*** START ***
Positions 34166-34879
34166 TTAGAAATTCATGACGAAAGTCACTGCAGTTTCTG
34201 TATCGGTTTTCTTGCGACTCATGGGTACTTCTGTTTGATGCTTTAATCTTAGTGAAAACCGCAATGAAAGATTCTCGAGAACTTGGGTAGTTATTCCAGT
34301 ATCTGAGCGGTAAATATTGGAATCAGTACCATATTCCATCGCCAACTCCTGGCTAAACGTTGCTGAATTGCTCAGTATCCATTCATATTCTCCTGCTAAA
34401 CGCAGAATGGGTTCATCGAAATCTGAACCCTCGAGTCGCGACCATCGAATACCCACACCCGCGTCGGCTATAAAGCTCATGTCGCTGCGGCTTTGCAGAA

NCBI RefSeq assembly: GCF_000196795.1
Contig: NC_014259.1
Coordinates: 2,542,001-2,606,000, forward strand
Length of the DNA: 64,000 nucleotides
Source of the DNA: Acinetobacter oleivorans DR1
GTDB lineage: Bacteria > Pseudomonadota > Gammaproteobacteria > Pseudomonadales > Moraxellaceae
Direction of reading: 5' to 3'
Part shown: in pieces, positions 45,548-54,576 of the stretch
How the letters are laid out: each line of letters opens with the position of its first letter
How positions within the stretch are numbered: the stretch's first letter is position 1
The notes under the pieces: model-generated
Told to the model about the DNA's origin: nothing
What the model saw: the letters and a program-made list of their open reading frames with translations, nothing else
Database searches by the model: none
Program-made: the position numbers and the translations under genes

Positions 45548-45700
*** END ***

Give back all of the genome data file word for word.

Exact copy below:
Positions 34166-34879
34166 TTAGAAATTCATGACGAAAGTCACTGCAGTTTCTG
34201 TATCGGTTTTCTTGCGACTCATGGGTACTTCTGTTTGATGCTTTAATCTTAGTGAAAACCGCAATGAAAGATTCTCGAGAACTTGGGTAGTTATTCCAGT
34301 ATCTGAGCGGTAAATATTGGAATCAGTACCATATTCCATCGCCAACTCCTGGCTAAACGTTGCTGAATTGCTCAGTATCCATTCATATTCTCCTGCTAAA
34401 CGCAGAATGGGTTCATCGAAATCTGAACCCTCGAGTCGCGACCATCGAATACCCACACCCGCGTCGGCTATAAAGCTCATGTCGCTGCGGCTTTGCAGAA

NCBI RefSeq assembly: GCF_000196795.1
Contig: NC_014259.1
Coordinates: 2,542,001-2,606,000, forward strand
Length of the DNA: 64,000 nucleotides
Source of the DNA: Acinetobacter oleivorans DR1
GTDB lineage: Bacteria > Pseudomonadota > Gammaproteobacteria > Pseudomonadales > Moraxellaceae
Direction of reading: 5' to 3'
Part shown: in pieces, positions 45,548-54,576 of the stretch
How the letters are laid out: each line of letters opens with the position of its first letter
How positions within the stretch are numbered: the stretch's first letter is position 1
The notes under the pieces: model-generated
Told to the model about the DNA's origin: nothing
What the model saw: the letters and a program-made list of their open reading frames with translations, nothing else
Database searches by the model: none
Program-made: the position numbers and the translations under genes

Positions 45548-45700